>> IMO we are looking at $7-8/gallon prices and constantly increasing to achieve the 25% effect and maintain it.

Actually, no. Take a look at gasoline consumption in the early 80's, late 70's. Prices rose to exorbitant levels. Consumption did not fall. (Sound familiar?) Then it fell like a rock!!! (12% in just a couple of years).

However, by then oil prices were falling and Reagan was in power. So, consumption stopped falling.

Here is a glance at the IEA's revisions of global demand over just the last few months. High prices work!

High prices work!

I agree, and it's called demand destruction, or forced energy conservation. Our middle case is that around 2017 it would take all of the net exports from the top five net oil exporters to meet 2007 US petroleum import demand.

Actually, in the case of Americans it's most often not forced. Americans generally are free to cut back on other things in order to buy $5 gas. However, a great number will choose to cut back on gas. With some, however, it is forced through job loss etc.

In Canada, our total energy consumption (all forms together) has fallen over the past 2 years while the economy has grown.

In popular parlance, one might say I was forced to select a smaller engine when buying the model of car I chose (which many are doing). But, in reality, there was no force. Incomes have risen in Canada. What happened was that people go tired of spending money on energy that they would prefer to spend elsewhere.

Hello G. Asebius,

Your quote: "What happened was that people go tired of spending money on energy that they would prefer to spend elsewhere."

Thxs for the chart. Since people are driving less: I hope they are spending their money on bicycles, wheelbarrows, I-NPK & seeds, garden tools, and O-NPK composters.

Does this link prove it? I have no idea, perhaps one of the much-admired TOD data-freaks could investigate this statistically for posting.

Garden trends reflect our life and times

As our lives become more rushed and stressful we seek peace and tranquility in our lives, and our gardens - as well as our homes - become sanctuaries.

It is no wonder that gardening is the fastest growing hobby in America.
Bob Shaw in Phx,Az Are Humans Smarter than Yeast?

WT 'High Prices Work' "forced energy conservation"

If it gets expensive enough even Bubba might park that F-250 but that doesn't mean he's going to go along peacefully. There was a link yesterday to an aritcle based on the book by Orlov detailing the collapse of American Society.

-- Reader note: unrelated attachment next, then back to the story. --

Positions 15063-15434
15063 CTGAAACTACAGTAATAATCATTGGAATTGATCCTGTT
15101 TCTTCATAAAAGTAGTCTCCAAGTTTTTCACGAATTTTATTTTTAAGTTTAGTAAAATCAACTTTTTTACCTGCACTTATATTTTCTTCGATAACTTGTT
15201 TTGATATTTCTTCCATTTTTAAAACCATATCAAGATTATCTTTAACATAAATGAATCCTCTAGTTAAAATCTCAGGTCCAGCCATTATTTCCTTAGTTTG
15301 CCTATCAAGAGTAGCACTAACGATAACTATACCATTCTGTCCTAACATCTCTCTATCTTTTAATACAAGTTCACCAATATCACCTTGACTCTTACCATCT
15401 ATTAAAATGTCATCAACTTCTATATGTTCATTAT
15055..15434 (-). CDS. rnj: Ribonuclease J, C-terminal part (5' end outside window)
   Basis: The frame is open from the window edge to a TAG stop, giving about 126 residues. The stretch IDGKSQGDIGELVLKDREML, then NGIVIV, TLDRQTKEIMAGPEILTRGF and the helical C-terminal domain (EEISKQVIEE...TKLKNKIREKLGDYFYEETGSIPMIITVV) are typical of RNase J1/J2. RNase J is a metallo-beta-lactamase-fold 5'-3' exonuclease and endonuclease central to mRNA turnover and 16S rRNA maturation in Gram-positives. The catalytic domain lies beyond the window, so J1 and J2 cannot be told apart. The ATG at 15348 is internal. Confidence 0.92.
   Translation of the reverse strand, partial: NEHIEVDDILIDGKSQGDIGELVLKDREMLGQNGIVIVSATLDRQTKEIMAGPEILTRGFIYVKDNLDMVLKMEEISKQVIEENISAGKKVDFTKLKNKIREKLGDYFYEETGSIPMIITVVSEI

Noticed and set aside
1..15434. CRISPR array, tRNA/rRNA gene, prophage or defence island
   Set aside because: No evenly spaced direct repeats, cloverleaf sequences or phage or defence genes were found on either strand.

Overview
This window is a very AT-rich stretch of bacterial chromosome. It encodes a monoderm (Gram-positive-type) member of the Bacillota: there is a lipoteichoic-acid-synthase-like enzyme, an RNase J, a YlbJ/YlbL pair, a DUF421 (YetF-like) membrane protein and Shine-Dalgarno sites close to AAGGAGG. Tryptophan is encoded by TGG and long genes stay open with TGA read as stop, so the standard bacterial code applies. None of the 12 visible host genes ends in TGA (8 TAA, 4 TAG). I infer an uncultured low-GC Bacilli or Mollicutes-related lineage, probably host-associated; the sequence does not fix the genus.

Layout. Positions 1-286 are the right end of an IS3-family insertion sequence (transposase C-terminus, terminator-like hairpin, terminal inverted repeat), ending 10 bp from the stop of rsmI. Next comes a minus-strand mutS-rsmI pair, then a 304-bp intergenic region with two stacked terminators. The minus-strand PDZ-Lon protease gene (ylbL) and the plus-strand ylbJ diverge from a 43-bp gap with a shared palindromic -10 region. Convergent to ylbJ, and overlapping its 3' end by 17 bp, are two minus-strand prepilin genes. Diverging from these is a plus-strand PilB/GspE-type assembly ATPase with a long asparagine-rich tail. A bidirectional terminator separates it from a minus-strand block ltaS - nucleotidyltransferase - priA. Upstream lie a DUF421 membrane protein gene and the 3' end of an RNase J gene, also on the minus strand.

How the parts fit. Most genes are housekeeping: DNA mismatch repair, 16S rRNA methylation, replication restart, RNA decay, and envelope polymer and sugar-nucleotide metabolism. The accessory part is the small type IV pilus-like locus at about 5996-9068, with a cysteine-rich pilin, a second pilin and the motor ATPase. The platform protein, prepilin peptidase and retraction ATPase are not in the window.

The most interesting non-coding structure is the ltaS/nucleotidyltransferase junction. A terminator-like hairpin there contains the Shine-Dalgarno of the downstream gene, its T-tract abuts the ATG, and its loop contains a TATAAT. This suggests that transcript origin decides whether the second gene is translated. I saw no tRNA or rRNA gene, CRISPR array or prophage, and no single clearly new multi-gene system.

"Orlov points out :"...because we are so identified with owning a car as part of this American middle class identity we will be hard put to let it go. And when we are forced to (due to diminishing and increasingly expensive gasoline supplies) so will go the myth of the middle class."

Orlov's reasoning is that the only common denominator in American middle-class society is owning and driving a car. If that car is taken away from him even by demand destruction then the myth of the American middle class goes with it. Americans by and large, never knowing a time without cheap and abundant energy, might be inclined to revolt rather than accept being disenfranchised.

Maybe Obama's right: "...bitter Americans will turn to guns and reliegion".

From what I've read the big drop-off was related to the fact that electric plants switched from oil to other energy sources (gas, coal I presume). This is certainly an interesting historical fact, but it certainly can't happen again (there is not much if any of oil fired power plants in US). Driving less is highly unlikely (unless oil prices will keep on going up and up) either as in most cases it will have direct impact on quality of life. Switch to diesel and less SUVs are possible but over long period of time (it could take 10 years for SUVs and maybe 20+ for switch to diesel). In any case any reasonable decrease in oil consumption (if any, after all US population is increasing) will be more then compensated by even larger demand from rapidly growing countries.

From what I've read the big drop-off was related to the fact that electric plants switched from oil to other energy sources (gas, coal I presume).

But I'm talking gasoline here, not oil. Gasoline use dropped substantially in the early 80's, too.

The drop in oil was 20%. Gasoline use dropped 12%. From the data I've seen the difference is that the oil drop was over more than 4 years, but the gasoline drop was restricted to the first 2 of those years. Once gas prices began to fall, conservation stopped. Conservation in general oil consumption continued for a few years even as oil prices fell.

The idea that the price of gas price doesn't have a substantial effect on American consumption is a myth. It doesn't until it does. And then it really does. (As long as prices stay elevated).

In any case any reasonable decrease in oil consumption (if any, after all US population is increasing) will be more then compensated by even larger demand from rapidly growing countries.

Demand depends on price (among other things). Over the last few months the IEA has been reducing their demand growth projections (see diagram above).

There is a price that stops world demand growth completely.

What is it? I'd guess something like $150 oil.

Much above that and IMO there is a very decent chance the entire globe begins to curb consumption in absolute terms even though some countries are still increasing.